by Georgiana Bellenger, HR Consultant
0333 400 7920 | firstname.lastname@example.org
Success is rarely a solo sport. Particularly in the early and formative years of your career, a mentor can help to shape your goals and skills to set you up for success. Some of today’s greatest and most innovative leaders have had the wisdom of great mentors to lean on and are now in turn imparting their experiences to others. Steve Jobs was mentored for many years by Bill Campbell but also now mentors others himself, counting Facebook founder Mark Zuckerberg among his mentees.
What is a Mentor?
A mentor is defined as an experienced and trusted advisor. In the workplace, that can mean anyone from your line manager to an external influencer whom you trust to help you to develop.
Mentoring is a two-way street. Great mentors are interested and invested in your personal and professional successes. If you find a good mentor – hold on tight to them! Remember to respect their experience and desire to help you. Every mentor/mentee relationship is unique, but ultimately there should be a mutual motivation for your success in the field.
According to a recent article published by Forbes, a great mentor can be recognised by three common characteristics:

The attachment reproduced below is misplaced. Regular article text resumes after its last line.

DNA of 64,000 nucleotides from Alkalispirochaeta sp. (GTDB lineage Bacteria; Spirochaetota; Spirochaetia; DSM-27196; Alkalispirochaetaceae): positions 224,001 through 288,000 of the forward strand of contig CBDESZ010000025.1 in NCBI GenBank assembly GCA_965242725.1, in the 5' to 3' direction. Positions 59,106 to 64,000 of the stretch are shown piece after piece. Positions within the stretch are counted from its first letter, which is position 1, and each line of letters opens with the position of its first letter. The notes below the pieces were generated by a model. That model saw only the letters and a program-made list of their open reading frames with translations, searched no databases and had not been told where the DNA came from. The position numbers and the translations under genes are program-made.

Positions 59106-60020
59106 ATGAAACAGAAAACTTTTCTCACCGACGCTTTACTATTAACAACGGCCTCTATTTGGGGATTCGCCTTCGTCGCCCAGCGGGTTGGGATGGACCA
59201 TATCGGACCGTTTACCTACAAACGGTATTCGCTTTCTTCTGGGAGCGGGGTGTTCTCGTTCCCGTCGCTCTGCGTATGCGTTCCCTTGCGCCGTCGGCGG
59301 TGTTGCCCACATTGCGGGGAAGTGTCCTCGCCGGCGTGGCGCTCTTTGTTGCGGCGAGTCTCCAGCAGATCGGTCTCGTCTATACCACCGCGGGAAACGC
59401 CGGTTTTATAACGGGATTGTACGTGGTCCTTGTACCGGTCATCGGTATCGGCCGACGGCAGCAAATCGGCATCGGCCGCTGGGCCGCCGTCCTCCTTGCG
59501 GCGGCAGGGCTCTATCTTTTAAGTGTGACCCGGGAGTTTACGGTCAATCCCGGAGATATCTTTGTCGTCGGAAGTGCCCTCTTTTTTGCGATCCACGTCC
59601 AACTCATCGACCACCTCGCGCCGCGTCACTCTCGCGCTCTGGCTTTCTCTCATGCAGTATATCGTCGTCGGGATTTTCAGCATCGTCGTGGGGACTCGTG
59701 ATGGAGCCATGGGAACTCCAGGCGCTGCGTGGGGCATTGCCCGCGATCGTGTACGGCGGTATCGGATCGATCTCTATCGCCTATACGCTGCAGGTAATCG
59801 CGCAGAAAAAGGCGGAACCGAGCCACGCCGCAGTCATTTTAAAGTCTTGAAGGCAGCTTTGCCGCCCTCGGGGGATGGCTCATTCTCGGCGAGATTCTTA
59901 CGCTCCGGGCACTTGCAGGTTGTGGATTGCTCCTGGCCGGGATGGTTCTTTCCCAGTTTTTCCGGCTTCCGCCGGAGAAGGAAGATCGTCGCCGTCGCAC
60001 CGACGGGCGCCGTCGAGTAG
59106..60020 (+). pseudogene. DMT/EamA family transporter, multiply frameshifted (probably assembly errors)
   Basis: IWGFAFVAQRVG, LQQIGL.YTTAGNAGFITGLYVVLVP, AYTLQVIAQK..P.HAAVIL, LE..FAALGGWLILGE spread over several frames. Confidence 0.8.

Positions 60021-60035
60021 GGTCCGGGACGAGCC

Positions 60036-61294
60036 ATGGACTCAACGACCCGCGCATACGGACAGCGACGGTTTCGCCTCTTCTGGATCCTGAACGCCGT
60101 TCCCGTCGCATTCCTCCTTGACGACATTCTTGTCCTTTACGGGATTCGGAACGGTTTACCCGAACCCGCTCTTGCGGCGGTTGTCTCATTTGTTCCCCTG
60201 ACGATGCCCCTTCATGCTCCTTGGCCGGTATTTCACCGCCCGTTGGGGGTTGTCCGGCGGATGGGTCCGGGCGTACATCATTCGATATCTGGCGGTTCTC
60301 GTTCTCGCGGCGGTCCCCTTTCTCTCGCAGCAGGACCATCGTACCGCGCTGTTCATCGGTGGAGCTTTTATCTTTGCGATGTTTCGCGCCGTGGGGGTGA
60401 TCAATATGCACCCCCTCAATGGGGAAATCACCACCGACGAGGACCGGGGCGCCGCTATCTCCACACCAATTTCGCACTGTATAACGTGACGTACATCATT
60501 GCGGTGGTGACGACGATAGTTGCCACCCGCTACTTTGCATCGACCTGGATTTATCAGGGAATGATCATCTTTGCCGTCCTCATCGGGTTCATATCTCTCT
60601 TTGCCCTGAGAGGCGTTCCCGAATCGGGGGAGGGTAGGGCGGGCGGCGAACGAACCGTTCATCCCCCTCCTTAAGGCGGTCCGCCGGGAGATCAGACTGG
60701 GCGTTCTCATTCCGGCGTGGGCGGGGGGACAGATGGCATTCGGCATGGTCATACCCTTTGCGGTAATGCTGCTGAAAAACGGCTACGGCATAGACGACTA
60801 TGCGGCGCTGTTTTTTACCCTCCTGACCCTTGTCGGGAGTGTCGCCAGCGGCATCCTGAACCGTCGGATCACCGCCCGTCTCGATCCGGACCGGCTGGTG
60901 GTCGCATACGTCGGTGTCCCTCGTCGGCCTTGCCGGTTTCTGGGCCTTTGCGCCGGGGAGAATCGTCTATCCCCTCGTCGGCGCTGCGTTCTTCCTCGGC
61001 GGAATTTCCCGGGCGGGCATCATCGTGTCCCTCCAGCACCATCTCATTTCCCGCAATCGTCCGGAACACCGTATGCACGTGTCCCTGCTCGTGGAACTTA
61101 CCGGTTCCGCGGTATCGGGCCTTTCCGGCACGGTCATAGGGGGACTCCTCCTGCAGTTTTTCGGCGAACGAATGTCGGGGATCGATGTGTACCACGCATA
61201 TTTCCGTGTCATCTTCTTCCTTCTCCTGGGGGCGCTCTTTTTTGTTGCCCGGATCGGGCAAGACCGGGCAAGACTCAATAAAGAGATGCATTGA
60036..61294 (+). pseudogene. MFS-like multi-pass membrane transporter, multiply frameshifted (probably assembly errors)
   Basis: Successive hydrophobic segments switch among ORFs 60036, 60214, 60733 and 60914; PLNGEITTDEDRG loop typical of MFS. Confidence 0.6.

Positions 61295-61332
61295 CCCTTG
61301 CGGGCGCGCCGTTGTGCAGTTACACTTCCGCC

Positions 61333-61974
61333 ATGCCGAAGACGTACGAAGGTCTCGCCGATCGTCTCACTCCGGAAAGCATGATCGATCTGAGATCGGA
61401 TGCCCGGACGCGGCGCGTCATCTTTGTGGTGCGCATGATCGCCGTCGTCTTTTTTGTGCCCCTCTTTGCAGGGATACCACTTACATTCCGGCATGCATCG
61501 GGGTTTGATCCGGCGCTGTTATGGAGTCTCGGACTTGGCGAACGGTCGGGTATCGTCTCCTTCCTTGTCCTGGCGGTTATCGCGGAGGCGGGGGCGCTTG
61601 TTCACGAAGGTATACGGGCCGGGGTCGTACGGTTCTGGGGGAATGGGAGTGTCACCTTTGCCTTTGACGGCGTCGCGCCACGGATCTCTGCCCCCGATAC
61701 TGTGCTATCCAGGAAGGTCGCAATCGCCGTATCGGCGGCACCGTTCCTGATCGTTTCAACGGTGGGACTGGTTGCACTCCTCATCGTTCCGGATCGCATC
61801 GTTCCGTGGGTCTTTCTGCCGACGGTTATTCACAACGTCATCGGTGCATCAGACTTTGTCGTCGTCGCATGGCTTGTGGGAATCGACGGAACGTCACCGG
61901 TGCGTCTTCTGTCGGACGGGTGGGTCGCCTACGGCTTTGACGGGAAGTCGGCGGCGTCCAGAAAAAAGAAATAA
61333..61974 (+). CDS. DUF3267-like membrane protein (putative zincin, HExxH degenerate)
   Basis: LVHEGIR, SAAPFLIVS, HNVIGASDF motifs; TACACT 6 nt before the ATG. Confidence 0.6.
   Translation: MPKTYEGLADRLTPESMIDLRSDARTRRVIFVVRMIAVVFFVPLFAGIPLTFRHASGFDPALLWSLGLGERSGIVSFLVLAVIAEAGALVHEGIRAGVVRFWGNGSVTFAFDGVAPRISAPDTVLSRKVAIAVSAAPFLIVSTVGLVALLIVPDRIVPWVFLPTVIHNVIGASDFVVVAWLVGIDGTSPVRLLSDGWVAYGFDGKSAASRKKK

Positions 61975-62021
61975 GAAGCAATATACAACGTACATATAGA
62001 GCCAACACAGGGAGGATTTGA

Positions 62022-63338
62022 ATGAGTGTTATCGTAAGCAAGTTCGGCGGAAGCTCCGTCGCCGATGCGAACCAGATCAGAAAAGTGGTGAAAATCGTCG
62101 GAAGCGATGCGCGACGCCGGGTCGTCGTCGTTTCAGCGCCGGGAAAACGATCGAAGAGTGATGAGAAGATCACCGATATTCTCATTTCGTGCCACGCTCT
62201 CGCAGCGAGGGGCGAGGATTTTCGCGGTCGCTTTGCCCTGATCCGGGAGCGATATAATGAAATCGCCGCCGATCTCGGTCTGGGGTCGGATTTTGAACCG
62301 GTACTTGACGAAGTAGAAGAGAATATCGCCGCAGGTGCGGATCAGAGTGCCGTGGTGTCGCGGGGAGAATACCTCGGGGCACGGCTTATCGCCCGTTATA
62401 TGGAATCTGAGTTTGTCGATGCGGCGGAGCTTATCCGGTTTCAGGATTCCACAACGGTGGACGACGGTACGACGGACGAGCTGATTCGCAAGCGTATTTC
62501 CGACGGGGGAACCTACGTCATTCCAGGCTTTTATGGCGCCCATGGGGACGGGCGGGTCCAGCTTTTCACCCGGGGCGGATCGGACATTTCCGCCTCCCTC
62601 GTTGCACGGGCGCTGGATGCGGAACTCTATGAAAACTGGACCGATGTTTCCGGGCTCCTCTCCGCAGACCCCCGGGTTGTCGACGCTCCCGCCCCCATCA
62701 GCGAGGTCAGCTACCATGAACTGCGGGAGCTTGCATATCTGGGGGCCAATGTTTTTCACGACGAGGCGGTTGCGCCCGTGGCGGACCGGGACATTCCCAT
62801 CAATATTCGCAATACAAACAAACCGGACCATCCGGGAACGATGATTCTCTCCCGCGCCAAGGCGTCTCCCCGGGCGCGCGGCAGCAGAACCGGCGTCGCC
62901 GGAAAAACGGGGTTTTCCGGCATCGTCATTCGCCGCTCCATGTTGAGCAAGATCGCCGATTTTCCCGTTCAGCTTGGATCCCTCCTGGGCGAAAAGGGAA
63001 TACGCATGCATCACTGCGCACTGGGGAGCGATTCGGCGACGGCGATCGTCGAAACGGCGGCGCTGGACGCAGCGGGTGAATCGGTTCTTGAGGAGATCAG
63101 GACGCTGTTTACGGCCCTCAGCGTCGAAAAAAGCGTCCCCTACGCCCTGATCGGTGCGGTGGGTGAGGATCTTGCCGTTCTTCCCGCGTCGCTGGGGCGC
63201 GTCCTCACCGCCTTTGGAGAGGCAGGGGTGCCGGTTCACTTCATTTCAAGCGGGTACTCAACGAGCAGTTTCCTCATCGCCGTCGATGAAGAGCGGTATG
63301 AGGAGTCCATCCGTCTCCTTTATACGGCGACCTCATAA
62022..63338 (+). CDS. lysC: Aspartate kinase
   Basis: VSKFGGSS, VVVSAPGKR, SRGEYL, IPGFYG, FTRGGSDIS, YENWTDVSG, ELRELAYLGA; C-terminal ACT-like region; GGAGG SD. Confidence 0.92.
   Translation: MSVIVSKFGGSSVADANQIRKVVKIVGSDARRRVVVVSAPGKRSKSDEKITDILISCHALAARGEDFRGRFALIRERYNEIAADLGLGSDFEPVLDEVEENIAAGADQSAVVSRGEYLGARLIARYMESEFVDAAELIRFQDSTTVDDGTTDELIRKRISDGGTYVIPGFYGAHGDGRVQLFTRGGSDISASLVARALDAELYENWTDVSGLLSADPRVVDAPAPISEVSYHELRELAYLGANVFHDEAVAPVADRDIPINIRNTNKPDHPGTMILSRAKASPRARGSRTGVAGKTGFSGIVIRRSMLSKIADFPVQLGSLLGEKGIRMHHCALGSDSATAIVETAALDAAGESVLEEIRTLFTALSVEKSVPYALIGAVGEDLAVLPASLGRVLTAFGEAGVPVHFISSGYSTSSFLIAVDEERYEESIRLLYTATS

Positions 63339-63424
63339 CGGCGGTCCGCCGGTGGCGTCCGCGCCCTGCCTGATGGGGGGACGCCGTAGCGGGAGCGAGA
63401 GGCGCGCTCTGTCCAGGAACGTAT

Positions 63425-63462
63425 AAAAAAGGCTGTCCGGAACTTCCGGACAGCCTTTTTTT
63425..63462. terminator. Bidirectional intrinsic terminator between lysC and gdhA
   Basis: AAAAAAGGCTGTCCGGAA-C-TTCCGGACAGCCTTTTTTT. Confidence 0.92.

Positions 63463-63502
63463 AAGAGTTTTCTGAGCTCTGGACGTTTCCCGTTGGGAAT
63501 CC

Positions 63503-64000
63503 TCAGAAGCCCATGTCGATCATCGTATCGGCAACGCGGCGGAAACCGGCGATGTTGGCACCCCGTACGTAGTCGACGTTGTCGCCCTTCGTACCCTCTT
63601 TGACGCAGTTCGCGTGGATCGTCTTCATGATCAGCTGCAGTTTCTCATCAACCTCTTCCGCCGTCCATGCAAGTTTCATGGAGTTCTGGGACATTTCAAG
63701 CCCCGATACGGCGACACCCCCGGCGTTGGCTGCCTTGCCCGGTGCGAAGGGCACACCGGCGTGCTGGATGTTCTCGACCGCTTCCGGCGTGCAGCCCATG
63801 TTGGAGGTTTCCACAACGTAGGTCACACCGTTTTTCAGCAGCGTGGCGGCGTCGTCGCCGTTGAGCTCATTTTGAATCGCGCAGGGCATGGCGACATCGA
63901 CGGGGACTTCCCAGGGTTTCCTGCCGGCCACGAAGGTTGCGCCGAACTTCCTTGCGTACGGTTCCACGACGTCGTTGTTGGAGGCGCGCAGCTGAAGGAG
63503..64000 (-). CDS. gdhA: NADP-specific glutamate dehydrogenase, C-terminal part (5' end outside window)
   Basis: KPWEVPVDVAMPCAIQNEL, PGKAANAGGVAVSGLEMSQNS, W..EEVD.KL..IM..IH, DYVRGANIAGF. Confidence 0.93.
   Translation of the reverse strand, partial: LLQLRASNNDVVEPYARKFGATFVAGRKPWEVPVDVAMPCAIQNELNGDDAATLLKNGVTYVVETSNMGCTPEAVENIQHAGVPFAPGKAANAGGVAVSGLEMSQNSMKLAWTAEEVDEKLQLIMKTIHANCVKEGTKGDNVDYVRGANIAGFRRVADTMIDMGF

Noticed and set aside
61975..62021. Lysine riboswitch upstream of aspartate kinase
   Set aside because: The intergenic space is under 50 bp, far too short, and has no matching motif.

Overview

1. The Cheerleader
Always in your corner, your mentor should be encouraging you to always aim for the stars, repeatedly boosting your confidence until you are brave enough to take the risk.
2. The Challenger
They will continually challenge you to question your comfort zone. Why are you not moving forward? The challenger keeps asking until the barriers simply no longer exist! As a mentee you are asking for continuous feedback. Learning how to give and receive that constructive criticism is fundamental to a successful mentoring relationship. A good mentor will understand how to challenge your conceptions and channel those into innovation and fresh ideas.
3. The Coach
Experience is the friend we wish we all had when making tough decisions. Your mentor is there to help and to impart their wizened experience on to you, the future generation of decision makers. Listen to them!
Mentors do so much more than give advice and help you organise ideas. When the going gets tough, your mentor is your confidant. They are there to listen and dissect your problems, understand what’s frustrating you and help you think of solutions together. The secret to a great mentoring relationship is honesty, communication and mutual passion to connect.
If you would like advice on implementing a mentoring programme in your organisation please contact EmployAssistHR.